If you've ever dreamed of a steamer trip up the Nile -- and I can't think of a better way to spend $500 to $2,500 -- the word drifting back from the pyramids is that 1980 is the time to go. For the first time in years, there is cabin space available on what has historically been one of the toughest tickets in travel.
It makes me chuckle to think that the quality of steamer travel on the Nile, about to be upgraded with the arrival of several new and luxurious boats, in some ways still isn't the posh and pampering experience it was in the 1920s, when Egyptomania first bit the world traveler. This I learned on a journey to the New York Public Library, where I uncovered a book published in 1928 by Funk & Wagnalls, "Seeing Egypt and the Holy Land," which painted Nile cruising in the '20s as something fit for a pharaoh.
The lucky pharaoh here was E. M. Newman, an exuberant travel writer who had also produced books called "Seeing Italy" and "Seeing Russia." "We travel up the Nile," he begins Chapter IV, "with the ease and luxury of a summer afternoon on the verandah in a rocking chair heaped with pillows."
That was doubtless an exciting time to visit the ancient land, no matter how one traveled. Mr. Newman obviously liked his creature comforts, which to an arriving tourist in 1928 meant taking a room at Shepheard's Hotel (long since destroyed by fire). Before embarking on the cruise, the author made straight for the Egyptian Museum and the King Tut treasures.
In 1928 Tut had only just become a household word, Howard Carter having made the momentous find in the Valley of the Kings six years before. As Mr. Newman wrote, "Nine out of every 10 tourists, we are told, ask first for the room containing the treasures of King Tut, and when they gaze upon these golden objects they are not disappointed. So precious are these mortuary relics of 3, 000 years ago that the guards allow only 25 visitors in the room at one time."
Nothing changes under the sun, least of all the dusty old Egyptian Museum. There was also a limit of 25 persons in the Tut chamber when I entered the room exactly 50 years after Mr. Newman, and for all I know we both gazed on the same scene.
Nile cruising in those days was done in houseboats, luxurious steamboats, or a cross between the two known as a dahabeah.m Our intrepid author took a dahabeahm and was attended by a crew of 20 men and boys, "some of whom seem to have only slightly more labor than we do." One boy's sole task was to brush away the flies and fan Mr. Newman as he sat on deck writing.
There was no air conditioning on the Nile, but none of the other amenities were missing. "We have electric light and ice; turkeys and apples from Smyrna; oranges and figs from Damascus; milk from England; butter from Denmark; cheese from France and Holland; several kinds of bottled waters from German spas; and various kinds of canned fruit from California. Our dining room is cooled by electric fans. . . . Every meal is a sumptuous banquet."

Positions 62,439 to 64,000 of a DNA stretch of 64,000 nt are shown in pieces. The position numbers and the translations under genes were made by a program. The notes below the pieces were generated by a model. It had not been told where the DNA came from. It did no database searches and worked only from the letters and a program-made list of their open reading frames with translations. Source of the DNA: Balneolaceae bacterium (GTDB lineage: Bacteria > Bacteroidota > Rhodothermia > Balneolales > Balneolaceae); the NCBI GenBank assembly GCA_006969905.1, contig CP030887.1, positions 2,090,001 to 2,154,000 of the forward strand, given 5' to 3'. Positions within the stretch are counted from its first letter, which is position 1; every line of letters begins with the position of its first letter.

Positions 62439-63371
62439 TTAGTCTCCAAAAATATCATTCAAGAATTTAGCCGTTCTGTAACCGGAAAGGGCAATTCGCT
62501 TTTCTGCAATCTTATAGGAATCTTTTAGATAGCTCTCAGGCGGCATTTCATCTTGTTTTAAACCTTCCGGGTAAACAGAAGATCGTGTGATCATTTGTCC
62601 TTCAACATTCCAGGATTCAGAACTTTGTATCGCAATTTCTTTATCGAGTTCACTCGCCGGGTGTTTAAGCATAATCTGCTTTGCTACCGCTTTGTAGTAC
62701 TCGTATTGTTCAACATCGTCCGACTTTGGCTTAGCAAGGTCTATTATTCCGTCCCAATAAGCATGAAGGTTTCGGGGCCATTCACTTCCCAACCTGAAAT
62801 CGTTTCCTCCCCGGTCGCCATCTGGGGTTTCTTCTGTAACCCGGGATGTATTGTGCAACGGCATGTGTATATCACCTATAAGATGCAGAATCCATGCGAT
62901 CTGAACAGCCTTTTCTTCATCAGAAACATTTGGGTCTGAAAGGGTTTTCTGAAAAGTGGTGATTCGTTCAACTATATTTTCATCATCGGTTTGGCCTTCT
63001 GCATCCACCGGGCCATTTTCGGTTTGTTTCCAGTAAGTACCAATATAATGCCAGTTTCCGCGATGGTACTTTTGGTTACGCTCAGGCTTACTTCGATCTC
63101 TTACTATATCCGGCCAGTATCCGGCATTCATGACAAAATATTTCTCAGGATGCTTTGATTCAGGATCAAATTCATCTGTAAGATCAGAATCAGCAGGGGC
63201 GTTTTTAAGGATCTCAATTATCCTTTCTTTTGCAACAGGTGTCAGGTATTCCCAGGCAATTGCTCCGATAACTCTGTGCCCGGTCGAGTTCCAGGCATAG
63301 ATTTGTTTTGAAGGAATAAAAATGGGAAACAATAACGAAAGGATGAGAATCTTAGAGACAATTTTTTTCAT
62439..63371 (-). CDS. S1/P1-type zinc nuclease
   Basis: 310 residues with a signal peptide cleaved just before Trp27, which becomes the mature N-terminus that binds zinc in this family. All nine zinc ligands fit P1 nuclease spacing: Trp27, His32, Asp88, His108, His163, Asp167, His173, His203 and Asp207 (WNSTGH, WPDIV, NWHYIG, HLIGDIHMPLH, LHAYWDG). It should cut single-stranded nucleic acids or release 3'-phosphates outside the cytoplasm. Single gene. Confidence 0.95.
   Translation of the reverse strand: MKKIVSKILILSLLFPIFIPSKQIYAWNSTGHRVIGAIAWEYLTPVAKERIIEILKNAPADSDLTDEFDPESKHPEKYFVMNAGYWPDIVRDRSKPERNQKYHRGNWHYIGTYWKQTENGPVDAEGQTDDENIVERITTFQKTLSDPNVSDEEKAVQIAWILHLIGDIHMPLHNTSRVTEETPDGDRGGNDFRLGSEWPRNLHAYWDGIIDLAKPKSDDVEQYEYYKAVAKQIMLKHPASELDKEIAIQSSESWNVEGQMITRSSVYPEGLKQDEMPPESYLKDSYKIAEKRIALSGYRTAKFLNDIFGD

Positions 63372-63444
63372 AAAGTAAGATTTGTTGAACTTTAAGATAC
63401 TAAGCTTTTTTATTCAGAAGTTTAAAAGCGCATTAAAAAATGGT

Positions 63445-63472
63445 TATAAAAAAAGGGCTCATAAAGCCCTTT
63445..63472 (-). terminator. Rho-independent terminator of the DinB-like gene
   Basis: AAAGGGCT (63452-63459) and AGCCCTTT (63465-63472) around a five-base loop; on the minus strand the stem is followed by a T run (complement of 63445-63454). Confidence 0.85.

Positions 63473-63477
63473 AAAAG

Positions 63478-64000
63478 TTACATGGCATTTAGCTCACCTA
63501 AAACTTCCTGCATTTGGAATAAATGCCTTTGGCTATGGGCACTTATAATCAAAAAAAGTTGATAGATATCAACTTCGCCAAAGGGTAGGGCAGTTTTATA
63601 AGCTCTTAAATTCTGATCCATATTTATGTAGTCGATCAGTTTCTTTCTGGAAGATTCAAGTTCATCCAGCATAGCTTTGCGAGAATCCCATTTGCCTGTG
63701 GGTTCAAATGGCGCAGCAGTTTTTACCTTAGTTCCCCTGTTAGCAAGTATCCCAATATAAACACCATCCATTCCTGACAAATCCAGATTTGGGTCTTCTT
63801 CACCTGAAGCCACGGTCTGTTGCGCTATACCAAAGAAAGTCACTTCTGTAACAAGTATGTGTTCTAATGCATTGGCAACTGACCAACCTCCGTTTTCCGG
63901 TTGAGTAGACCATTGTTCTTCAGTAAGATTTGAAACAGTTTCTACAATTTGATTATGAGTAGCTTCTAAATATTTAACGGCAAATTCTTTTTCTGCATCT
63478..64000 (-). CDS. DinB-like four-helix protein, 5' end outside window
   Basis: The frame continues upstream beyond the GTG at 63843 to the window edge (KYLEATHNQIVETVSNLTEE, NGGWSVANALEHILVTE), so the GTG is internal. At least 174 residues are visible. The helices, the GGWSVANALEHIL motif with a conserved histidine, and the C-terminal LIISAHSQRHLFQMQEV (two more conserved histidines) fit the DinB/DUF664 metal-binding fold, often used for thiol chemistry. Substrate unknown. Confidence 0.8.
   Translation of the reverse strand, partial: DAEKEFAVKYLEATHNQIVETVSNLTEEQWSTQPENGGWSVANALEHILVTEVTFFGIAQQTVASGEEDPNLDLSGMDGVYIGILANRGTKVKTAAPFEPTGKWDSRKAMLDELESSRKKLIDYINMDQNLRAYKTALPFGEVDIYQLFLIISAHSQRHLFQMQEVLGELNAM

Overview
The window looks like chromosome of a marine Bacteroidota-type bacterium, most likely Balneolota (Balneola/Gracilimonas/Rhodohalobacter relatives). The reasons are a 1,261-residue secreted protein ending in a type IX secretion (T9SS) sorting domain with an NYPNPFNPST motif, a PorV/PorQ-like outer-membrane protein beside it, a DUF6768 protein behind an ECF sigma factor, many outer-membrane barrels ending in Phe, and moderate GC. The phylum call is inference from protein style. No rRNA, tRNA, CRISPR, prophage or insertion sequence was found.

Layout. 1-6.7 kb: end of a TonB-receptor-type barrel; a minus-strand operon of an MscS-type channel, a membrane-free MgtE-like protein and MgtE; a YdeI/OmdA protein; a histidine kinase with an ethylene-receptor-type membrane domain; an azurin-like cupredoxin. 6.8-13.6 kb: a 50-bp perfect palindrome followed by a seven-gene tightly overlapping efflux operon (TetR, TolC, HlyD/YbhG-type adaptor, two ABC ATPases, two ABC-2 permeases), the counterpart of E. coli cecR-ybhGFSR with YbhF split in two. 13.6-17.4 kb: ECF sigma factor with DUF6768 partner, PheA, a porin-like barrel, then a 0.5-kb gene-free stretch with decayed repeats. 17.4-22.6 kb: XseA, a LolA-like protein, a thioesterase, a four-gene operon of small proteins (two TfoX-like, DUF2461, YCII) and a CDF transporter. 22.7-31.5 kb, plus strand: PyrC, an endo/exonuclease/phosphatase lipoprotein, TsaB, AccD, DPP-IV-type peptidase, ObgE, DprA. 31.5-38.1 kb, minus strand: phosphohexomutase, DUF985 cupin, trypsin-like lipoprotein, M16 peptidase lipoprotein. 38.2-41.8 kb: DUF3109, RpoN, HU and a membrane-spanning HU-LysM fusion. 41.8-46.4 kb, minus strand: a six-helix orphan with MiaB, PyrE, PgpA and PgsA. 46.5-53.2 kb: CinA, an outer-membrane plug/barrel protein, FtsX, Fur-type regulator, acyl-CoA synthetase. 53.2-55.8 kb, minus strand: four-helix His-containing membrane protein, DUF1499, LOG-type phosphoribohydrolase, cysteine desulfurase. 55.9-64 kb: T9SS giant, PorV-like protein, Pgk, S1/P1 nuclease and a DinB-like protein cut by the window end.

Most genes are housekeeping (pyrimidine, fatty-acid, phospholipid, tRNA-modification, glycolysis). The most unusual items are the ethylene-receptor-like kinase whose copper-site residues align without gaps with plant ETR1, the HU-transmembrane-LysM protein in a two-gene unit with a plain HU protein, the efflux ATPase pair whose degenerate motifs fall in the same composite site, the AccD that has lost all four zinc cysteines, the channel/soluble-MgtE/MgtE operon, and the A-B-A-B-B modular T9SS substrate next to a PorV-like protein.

The spacious deck of the little steamer had "big wicker chairs with innumerable cushions, Turkish rugs and fly-switchers." There was also "a well-stocked library and flowers scattered about." Today's Nile cruises, operated by Hilton, Sheraton, Lindblad, and Swan, are keyed on precise, hour-to- hour itineraries.
In the biggest building boom since the pharaohs put in their orders for pyramids and memorial statues, luxury hotels have been springing up all over Cairo. Sheraton has opened a hotel near the airport; Holiday Inn has come to the Giza Plain near the pyramids; a Hilton and Marriot are due next year.
And suddenly this summer, the Nile steamer is making a comeback. Last year Sheraton put on two gleaming new 190- passenger boats, the Tut and Aton, and two others will be launched later in 1980.W. F. & R. K. Swan, the venerable London tour operator (handled in the United States by Esplanade Tours, 38 Newbury Street, Boston 02116), lost its aging MS Delta in a storm on the Nile last May and is getting by with the Memphis until it launches the 68-berth Nile Star this August.
Swan's tours are not for the indifferent traveler. Its 600- mile cruises last 18 days (standard with other companies is anywhere from 4 to 8 days), and its resident Egyptologists are among the best-schooled guides on the Nile. Lindblad Travel offers the most intimate Nile tours, its two 20-passenger boats, the Aswan and Abu Simbel, gliding in tandem on 18-day passages between Cairo and Aswan. Misr Travel of Cairo and Hilton International combine to run the Isis and Osiris, the busiest and perhaps the oldest Nile steamers. Hilton announced the other day it had freed additional space for American travelers on both boats in the coming months. A new package plan for 1980 offers a 9-day program for $ 608 that includes 4 nights on the river between Luxor and Aswan and 3 nights at the Nile Hilton, but doesn't include air fare to Cairo.
None of the steamer companies promise apples from Smyrna or figs from Damascus, but then, not everything about the Nile is changeless.